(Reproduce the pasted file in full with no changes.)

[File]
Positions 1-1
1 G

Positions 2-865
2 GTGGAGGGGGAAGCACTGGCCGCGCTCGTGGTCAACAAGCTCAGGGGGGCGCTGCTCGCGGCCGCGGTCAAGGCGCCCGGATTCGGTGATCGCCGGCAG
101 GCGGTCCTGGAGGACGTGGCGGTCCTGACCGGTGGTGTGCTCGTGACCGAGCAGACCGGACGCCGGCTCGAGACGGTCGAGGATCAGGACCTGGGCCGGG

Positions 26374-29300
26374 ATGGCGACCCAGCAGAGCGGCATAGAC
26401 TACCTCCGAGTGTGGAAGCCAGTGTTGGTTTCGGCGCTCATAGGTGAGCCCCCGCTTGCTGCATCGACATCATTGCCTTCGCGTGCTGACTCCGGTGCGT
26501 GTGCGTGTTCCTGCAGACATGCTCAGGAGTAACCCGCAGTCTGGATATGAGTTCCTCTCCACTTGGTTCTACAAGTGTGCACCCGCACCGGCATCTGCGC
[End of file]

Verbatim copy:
Positions 1-1
1 G

Positions 2-865
2 GTGGAGGGGGAAGCACTGGCCGCGCTCGTGGTCAACAAGCTCAGGGGGGCGCTGCTCGCGGCCGCGGTCAAGGCGCCCGGATTCGGTGATCGCCGGCAG
101 GCGGTCCTGGAGGACGTGGCGGTCCTGACCGGTGGTGTGCTCGTGACCGAGCAGACCGGACGCCGGCTCGAGACGGTCGAGGATCAGGACCTGGGCCGGG

Positions 26374-29300
26374 ATGGCGACCCAGCAGAGCGGCATAGAC
26401 TACCTCCGAGTGTGGAAGCCAGTGTTGGTTTCGGCGCTCATAGGTGAGCCCCCGCTTGCTGCATCGACATCATTGCCTTCGCGTGCTGACTCCGGTGCGT
26501 GTGCGTGTTCCTGCAGACATGCTCAGGAGTAACCCGCAGTCTGGATATGAGTTCCTCTCCACTTGGTTCTACAAGTGTGCACCCGCACCGGCATCTGCGC